Senegal shuts off internet for second day as president postpones February elections
Internet shutdowns in Senegal continued for a second day as the country’s government, led by President Macky Sall, officially moved elections scheduled this month to the end of the year.
The notice "informs the public that due to the dissemination of several hateful and subversive messages relayed on social networks in the context of threats of disturbance to public order, the mobile internet is temporarily suspended.”
“Telephone operators are required to comply with the notice,” the ministry said. Several companies — including one of the largest providers, Tigo/Free — have confirmed that they shut off mobile internet access in compliance with the order.
The company apologized to customers but said SMS text messages and calls are still available. Home WwiFfi and VPN services are still available but most people in the country are only connected to the internet through their mobile phones.
The internet shutdown, which resembles one last June during election-related protests, comes as Sall and his political party passed a controversial bill extending his rule until December, when elections will supposedly be held.
The bill caused chaotic scenes in the country’s parliament, where riot police were called to violently remove opposition lawmakers from the session. The bill was passed almost unanimously.
Although Sall has said he does not plan to run again, his opponents and critics believe his recent moves are an effort to cling to power or to prevent his preferred successor, current Prime Minister Amadou Ba, from losing in a tight election. It could also be an attempt to find more time for his party to replace Ba as a candidate.
Sall and the ruling party have taken a number of actions to damage the opposition parties and limit their ability to run in elections, Human Rights Watch said. One of Sall’s most popular rivals, Ousmane Sonko, is barred from running due to criminal charges he says are politically motivated.
The last time Senegal shut off its mobile internet was when supporters of Sonko took to the streets to protest his removal from the upcoming ballot. Civil society groups and opposition parties say that up to 1,000 opposition members and activists have been arrested across the country since March 2021.
Thousands of people have taken to the streets in the capital Dakar over the last two days, setting off dangerous clashes between police and protesters. Human rights groups say the internet shutdown makes it more difficult for people to track abuses, killings and more. At least one TV station was taken off air by authorities for showing the protests.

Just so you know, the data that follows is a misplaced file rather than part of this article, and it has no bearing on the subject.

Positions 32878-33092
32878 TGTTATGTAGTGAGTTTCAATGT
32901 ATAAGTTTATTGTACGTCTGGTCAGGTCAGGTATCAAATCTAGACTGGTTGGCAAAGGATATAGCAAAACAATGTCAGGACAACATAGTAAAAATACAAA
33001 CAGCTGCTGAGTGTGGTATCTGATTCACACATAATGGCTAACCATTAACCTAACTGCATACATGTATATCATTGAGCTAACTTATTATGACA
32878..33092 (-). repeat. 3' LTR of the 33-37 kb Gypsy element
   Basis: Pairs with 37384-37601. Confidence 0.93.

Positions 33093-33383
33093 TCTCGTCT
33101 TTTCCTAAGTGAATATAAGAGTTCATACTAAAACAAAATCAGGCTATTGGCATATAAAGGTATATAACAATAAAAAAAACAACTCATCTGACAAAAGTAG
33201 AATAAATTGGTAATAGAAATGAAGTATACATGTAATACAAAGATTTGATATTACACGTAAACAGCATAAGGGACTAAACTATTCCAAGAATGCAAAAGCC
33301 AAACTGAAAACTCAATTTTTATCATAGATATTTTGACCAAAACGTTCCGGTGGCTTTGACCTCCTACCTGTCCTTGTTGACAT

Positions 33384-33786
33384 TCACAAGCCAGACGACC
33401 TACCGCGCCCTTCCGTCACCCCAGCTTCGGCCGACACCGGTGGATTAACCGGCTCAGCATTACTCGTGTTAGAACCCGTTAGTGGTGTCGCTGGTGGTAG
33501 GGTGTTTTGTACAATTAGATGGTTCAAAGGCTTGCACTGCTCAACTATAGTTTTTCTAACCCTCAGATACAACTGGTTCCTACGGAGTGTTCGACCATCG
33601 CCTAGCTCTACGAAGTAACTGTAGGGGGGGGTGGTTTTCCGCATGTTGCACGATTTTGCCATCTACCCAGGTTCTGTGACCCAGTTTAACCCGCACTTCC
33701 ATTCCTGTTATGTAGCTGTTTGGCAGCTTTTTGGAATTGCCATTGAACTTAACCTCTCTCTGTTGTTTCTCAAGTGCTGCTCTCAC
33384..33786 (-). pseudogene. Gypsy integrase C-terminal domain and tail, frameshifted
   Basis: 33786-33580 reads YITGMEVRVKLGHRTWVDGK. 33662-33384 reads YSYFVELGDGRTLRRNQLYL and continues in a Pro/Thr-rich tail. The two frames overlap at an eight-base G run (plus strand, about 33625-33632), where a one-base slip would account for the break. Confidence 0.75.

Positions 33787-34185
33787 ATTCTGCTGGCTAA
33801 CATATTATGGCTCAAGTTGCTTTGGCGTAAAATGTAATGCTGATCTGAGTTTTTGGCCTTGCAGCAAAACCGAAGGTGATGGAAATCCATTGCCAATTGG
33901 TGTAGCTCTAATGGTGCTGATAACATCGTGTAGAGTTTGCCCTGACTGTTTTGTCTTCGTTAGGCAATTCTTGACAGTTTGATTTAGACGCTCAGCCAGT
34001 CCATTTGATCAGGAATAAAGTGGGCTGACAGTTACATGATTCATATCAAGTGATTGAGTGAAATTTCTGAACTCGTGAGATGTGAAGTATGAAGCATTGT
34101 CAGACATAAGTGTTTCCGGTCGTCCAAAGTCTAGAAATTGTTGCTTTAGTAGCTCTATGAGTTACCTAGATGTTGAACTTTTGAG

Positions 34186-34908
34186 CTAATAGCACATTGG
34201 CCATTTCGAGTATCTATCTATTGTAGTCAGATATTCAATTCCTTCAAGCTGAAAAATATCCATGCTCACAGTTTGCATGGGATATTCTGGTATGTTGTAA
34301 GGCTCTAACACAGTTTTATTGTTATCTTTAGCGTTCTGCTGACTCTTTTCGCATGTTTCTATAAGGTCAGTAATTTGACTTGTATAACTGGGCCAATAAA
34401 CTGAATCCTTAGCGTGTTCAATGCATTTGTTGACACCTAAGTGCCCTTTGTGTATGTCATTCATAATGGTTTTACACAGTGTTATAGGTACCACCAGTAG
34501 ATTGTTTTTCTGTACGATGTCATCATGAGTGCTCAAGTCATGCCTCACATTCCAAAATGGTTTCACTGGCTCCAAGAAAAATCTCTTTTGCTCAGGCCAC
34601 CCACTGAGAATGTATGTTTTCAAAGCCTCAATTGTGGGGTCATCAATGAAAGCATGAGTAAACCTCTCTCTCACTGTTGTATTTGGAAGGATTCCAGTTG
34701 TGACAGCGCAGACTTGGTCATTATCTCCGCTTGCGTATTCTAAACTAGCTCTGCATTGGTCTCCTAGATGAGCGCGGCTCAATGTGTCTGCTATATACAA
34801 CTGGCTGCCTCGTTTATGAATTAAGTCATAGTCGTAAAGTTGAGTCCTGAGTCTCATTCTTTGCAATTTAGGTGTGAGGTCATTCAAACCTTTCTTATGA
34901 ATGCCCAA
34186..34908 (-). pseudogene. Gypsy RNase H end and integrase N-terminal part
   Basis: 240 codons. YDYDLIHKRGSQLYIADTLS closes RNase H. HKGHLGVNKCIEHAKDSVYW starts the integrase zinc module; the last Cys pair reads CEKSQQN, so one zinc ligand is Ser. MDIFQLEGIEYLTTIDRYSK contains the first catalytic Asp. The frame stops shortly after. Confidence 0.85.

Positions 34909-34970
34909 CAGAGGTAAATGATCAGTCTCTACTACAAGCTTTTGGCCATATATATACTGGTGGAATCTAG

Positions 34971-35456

Felicia Anthonio, a campaign manager at internet access organization Access Now, said internet blackouts “deny people their access to critical information, spur the spread of misinformation, and escalate crises.”
“Millions of people in Senegal have been deliberately disconnected from the rest of the world,” said Nara Omo-Osagie, who is also with Access Now.
“In times of heightened political tension, access to the internet is critical and must be upheld at all times to keep people safe and connected with their families and communities.”
U.S. Senator Ben Cardin (D-MD), chair of the Senate Foreign Relations Committee, said the election postponement puts the country “on a dangerous path towards dictatorship, and must not be allowed to stand.”
“President Macky Sall’s blatant disregard for the Senegalese constitution and flagrant disrespect for the Senegalese people’s support for democracy undermines decades of progress since independence in what was once considered one of the most reliable and vibrant democracies in Africa,” Cardin said in a statement.
“President Sall must reverse this reckless decision, and ensure elections are held before the end of his constitutionally mandated term.”
Regional bodies like the African Union and ECOWAS have released statements condemning the decision to move the election. Senegal is the only country in mainland West Africa that has never had a military coup and the country has seen three relatively smooth handovers of power following elections.
The former mayor of Dakar, Khalifa Sall, told the BBC that the election postponement was a "constitutional coup" and said his political party plans to challenge the law in court.
is a Breaking News Reporter at Recorded Future News. Jonathan has worked across the globe as a journalist since 2014. Before moving back to New York City, he worked for news outlets in South Africa, Jordan and Cambodia. He previously covered cybersecurity at ZDNet and TechRepublic.